What I affirm is that as between the two—namely, Christ through the gospels and Christ through Paul's epistles—Christ through Paul's epistles is the Se«er-attested Christ. If we have reason for rejecting the Christ of Paul's epistles, we have more reason, rather than less, for rejecting the Christ of the gospels. And, further, I deliberately avow my belief that if so-styled and self-styled "scientific" study of the New Testament succeeds in setting aside Paul's representations of Christ and of Christ's teaching as simply one great man's individual and subjective way of conceiving things, and as therefore of no peculiar and binding authority—then the time is not far off when the Christ of the gospels -will, by the same rationalistic and naturalistic methods masking under the name and pretense of "scientific," be reduced to the quality and dimensions of a man not so very different from other men. That is the natural, the logical, the inevitable, issue to which tends the spirit that will not loyally receive the apostle Paul as the Lord Christ's attested and authoritative voice speaking from heaven. Already the miraculous birth of Jesus is brought into doubt by the effect of the teaching given to some of the candidates under instruction to prepare them for the pastorship of evangelical churches. The keystone fact of the resurrection of Christ will, in natural sequence, be volatilized away by "scientific" explanations; and, in short, we shall in due time have nothing left to us to take the place of a Divine Savior lost but the beautiful and pathetic legend of a life once fondly idealized as perfect, but found out at last to be flawed with many shortcomings—ignorances, petulances, errors of judgment, overweening assumptions, and selfassertions—sadly offsetting its laborious beneficence, its intuitions of wisdom, its willingness to suffer for the truth.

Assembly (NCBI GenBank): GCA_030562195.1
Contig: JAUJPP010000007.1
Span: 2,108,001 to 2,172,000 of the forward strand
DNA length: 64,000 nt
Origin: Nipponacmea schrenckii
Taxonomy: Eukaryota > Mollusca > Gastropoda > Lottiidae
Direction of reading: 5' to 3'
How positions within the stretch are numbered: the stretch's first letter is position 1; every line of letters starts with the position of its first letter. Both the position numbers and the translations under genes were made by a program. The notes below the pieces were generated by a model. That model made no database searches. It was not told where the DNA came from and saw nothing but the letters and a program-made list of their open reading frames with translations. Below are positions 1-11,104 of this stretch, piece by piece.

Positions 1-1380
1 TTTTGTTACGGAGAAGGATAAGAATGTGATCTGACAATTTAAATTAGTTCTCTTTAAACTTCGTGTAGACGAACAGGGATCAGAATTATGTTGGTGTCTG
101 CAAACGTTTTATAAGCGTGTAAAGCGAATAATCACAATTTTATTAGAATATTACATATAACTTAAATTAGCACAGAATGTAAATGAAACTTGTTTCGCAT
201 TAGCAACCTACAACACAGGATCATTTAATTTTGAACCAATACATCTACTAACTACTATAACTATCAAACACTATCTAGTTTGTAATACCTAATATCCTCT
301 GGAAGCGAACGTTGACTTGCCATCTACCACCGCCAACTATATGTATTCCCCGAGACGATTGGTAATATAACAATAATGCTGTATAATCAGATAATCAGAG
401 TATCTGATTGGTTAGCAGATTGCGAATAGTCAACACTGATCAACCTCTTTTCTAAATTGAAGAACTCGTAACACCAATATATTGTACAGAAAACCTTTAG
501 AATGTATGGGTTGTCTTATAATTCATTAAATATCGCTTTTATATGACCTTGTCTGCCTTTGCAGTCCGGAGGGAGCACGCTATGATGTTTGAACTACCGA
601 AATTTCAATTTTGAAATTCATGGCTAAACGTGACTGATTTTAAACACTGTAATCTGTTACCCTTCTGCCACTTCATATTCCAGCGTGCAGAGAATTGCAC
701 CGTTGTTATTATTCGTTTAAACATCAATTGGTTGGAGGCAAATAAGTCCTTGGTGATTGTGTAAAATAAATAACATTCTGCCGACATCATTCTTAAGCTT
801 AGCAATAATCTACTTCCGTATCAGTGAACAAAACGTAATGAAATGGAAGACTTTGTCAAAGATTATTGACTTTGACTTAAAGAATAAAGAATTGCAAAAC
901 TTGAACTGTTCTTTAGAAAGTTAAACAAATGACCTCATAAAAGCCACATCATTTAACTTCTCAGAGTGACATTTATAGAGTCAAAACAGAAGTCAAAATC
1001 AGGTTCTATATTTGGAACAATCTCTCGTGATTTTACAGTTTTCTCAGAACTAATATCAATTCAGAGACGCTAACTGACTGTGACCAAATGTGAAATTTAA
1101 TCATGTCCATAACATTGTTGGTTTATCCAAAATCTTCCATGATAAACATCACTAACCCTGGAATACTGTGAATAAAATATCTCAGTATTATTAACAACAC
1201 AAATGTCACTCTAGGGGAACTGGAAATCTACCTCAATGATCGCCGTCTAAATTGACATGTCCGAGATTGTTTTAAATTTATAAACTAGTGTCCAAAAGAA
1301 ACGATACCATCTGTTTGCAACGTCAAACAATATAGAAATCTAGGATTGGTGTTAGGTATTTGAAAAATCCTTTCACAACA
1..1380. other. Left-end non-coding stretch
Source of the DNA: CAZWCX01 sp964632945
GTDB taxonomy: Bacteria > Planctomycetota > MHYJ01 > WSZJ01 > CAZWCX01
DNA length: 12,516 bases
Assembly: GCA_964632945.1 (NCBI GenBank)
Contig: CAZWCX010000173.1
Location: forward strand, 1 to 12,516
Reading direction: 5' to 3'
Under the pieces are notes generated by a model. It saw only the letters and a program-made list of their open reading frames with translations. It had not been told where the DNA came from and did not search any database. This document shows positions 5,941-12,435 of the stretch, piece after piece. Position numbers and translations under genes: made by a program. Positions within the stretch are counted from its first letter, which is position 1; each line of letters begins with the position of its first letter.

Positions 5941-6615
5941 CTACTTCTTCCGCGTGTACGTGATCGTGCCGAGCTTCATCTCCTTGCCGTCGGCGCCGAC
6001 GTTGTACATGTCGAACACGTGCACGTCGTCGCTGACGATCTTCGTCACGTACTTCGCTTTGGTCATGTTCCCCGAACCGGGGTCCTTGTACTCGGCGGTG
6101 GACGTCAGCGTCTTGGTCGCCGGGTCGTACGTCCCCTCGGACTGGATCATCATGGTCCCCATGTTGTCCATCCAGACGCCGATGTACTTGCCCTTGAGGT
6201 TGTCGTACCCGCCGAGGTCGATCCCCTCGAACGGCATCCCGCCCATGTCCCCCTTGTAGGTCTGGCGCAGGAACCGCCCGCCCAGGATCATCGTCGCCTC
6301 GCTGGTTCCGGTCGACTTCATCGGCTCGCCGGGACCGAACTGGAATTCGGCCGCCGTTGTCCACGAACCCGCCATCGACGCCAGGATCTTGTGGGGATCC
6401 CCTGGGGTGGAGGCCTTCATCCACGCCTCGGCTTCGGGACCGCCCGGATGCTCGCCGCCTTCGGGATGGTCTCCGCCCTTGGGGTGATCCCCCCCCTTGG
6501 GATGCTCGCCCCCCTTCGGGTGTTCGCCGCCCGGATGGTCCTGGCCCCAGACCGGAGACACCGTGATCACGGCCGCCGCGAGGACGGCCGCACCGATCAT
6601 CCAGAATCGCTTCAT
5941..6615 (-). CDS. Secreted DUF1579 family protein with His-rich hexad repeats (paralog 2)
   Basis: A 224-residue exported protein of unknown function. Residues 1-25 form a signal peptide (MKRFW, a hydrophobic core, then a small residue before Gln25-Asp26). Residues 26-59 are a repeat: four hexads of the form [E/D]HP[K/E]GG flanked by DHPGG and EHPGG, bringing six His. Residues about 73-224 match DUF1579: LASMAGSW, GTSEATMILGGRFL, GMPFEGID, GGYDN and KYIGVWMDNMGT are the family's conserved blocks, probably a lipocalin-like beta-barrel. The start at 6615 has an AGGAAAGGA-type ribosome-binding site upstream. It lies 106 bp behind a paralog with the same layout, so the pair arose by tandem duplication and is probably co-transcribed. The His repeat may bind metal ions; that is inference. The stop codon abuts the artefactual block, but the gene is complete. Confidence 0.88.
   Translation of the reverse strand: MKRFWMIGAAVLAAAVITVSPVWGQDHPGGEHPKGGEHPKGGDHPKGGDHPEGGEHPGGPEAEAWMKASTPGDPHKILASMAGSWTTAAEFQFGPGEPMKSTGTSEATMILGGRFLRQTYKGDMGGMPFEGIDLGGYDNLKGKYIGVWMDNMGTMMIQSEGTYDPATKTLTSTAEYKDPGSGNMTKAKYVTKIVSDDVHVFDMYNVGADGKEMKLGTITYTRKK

It is idle—it is worse than idle—to ignore fact; and the fact is that we are involved in an era of rationalism threatening to be as fatal to evangelical Christianity in America as was the rationalism that in the first half of this dying century swept like a wave of desolation over the Protestant churches of Germany. It is no less rationalism because it calls itself by another name. "Scientific" Bible-teaching is often rationalistic Bible-teaching pure and simple. When and where it is such, then and there let it confess itself such; at least let it be exposed and recognized as such. "Back to Christ!" is one of its favorite cries. That cry, fair-sounding as it is, is not seldom a suspicious cry. It sometimes means: "Give up the Christ that Paul reveals, and confine yourself to the Christ revealed in the gospels." In other words: "Give up the Christ that now reigns, and keep only the Christ that once served; give up the Christ declared to be the Son of God with power by the resurrection from the dead, and keep only the Christ that was humbled and that suffered as a man; give up the Christ that is eternally set down in glory at the right hand of the Father, and keep only the Christ that hung in shame between two robbers on the cross; give up the Savior and the Lord, and keep only the teacher and the example." That is what "Back to Christ!" may mean. We must beware lest it mislead us. Our option is not, "Christ or Paul." "God forbid!" I seem to hear Paul himself, after his manner, fervently saying. Our option is not, "The Christ of the gospels or the Christ of Paul's epistles." Our true option is, "The Christ partially revealed in the gospels, or the Christ far more fully revealed both in the gospels and in the epistles."